GDPR: Fifth of customers refuse to share personal data in 2018Add bookmark
New research reveals that nearly a third of consumers are reluctant to share more than their name and email address with brands.
The General Data Protection Regulation (GDPR) is set to come into force in May 2018, and will affect companies that have customers in EU countries (even if the organisation isn’t based there). There will be stricter rules on data collection and how personal information is processed, stored and used – with severe penalties for those breaching the new rules.
SEE ALSO: GDPR – What you need to know to safeguard your customer data
If that doesn’t make it difficult enough already for organisations to collect data to help them improve the customer experience they’re providing, new research has found that a fifth of consumers will refuse to share any personal data at all with brands by this time next year.
56 per cent of customers value trust and transparency most highly in a relationship with brands.
Still more (32%) are currently reluctant to share more than their name and email address according to the research, making meaningful relationships virtually impossible.
When CRM agency Amaze One published its Fair Trade? report in 2016, one in 10 people said they actively share no information requested by brands; according to the 2017 research, the figure has risen to 14 per cent. If this trend is repeated over the next 12 months, around a fifth of consumers will refuse to part with their personal details.
These findings follow a survey of more than 2,500 UK-based adults about their data sharing concerns and habits, with research revealing that brands face an unprecedented dearth of customer data.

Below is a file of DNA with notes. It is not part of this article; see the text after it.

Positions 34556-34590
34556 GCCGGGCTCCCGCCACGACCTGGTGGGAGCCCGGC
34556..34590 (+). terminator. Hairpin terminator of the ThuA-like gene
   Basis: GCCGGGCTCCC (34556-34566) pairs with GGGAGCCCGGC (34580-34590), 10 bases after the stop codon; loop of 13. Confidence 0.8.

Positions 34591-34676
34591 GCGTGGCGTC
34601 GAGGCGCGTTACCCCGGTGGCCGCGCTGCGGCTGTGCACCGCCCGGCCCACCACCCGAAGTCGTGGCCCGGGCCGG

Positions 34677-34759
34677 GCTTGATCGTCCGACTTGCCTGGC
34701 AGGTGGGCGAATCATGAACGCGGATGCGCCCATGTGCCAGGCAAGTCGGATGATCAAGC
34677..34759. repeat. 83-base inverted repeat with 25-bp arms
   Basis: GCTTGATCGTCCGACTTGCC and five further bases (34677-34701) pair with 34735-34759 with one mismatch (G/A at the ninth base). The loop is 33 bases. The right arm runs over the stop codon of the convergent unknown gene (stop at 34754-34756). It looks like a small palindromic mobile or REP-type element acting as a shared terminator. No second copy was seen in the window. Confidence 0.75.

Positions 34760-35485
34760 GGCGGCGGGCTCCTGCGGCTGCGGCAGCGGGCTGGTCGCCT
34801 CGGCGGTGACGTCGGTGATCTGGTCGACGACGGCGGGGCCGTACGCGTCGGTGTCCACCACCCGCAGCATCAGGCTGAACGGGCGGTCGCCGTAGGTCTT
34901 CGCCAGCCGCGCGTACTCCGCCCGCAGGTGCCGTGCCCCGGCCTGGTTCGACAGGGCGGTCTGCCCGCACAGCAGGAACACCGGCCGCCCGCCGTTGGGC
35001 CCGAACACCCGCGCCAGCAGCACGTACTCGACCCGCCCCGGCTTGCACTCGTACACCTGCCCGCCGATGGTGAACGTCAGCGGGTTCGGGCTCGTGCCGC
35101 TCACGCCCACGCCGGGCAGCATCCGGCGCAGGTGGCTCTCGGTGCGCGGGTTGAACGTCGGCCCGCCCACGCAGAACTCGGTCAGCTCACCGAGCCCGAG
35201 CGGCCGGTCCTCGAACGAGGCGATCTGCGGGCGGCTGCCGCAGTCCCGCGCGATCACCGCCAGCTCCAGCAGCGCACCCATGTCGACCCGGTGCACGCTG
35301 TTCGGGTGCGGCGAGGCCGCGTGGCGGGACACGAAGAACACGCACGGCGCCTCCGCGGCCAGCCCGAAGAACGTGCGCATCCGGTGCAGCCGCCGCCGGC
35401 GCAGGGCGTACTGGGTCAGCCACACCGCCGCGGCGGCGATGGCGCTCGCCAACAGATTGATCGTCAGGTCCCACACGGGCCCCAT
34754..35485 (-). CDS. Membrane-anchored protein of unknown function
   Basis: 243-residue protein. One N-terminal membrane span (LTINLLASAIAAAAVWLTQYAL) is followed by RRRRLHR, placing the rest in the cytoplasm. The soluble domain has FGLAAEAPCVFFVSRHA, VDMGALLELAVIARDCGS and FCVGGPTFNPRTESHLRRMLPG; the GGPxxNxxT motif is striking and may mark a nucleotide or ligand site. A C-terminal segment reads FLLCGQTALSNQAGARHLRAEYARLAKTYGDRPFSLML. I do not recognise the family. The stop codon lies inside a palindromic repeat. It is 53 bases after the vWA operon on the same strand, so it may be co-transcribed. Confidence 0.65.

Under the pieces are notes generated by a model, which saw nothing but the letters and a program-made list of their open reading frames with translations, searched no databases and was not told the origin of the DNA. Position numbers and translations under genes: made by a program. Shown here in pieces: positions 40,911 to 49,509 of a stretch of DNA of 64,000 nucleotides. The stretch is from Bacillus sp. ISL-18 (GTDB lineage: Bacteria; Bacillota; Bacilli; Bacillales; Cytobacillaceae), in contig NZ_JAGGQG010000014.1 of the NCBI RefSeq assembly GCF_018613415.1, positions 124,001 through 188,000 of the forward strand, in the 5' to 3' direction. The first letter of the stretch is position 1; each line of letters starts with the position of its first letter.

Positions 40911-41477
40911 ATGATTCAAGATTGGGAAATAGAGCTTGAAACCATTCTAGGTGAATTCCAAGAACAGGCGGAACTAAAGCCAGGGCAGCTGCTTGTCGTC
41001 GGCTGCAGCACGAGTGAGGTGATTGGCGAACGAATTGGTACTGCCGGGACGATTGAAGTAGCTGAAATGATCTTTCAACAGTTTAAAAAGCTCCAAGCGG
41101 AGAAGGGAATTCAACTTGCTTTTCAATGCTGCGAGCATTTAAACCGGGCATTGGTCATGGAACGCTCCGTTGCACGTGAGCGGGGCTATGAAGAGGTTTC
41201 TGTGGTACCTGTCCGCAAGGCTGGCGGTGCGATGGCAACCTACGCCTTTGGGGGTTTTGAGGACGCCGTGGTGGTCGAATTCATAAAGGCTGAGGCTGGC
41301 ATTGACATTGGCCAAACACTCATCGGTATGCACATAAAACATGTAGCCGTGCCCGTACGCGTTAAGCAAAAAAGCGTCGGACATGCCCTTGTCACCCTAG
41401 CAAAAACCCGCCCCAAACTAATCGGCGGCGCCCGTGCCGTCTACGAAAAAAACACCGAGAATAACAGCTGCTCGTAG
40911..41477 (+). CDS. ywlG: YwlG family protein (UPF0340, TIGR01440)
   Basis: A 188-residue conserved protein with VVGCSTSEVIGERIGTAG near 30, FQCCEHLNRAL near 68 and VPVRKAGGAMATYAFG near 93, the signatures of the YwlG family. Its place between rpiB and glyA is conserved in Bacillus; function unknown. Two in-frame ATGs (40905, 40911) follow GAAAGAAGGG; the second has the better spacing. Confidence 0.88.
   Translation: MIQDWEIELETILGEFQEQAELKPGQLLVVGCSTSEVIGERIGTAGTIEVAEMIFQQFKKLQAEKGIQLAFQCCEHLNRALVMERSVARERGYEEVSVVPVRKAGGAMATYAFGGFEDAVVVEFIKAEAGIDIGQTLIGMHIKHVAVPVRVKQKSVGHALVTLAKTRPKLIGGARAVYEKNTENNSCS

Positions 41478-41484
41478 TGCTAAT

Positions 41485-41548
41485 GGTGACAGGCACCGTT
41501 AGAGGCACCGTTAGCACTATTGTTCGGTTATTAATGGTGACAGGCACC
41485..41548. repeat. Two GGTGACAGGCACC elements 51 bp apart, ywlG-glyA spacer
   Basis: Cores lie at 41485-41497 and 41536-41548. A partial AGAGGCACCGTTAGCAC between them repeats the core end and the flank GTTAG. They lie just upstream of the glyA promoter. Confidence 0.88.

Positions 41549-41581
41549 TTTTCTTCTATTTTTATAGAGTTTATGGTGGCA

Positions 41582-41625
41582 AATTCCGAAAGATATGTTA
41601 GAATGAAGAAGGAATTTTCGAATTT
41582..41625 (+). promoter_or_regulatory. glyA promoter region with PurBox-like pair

So what can you do to battle this trend? Some 56 per cent of customers value trust and transparency most highly in a relationship with brands, with this figure rising to 86 per cent among people aged over 35.
However, at the moment the research found that less than half of respondents are aware of how their personal data is collected and used. And their concern about how their data is used has increased significantly from 16 per cent to 22 per cent, with 44 per cent feeling more concerned about their data privacy than in last year’s survey.
A fifth of consumers will refuse to share any personal data with brands by this time next year.
With 70 per cent of customers being in favour of offers tailored using data from past purchases, it’s clear that a more open communication will be beneficial to create more trust and less friction when it comes to data collection for personalisation and improving CX.
Julie Neilson, Principle Planner at Amaze One, concludes: “A combination of the future effects of GDPR on data volumes, and the mistakes of the past which have led to people being ill-at-ease sharing their information, could have a damaging and long-lasting effect on CRM-based organisations.
“By understanding how customers view their relationship, however, they can start to forge meaningful relationships with them. In other words, brands can recapture the true, mutually beneficial spirit of CRM.”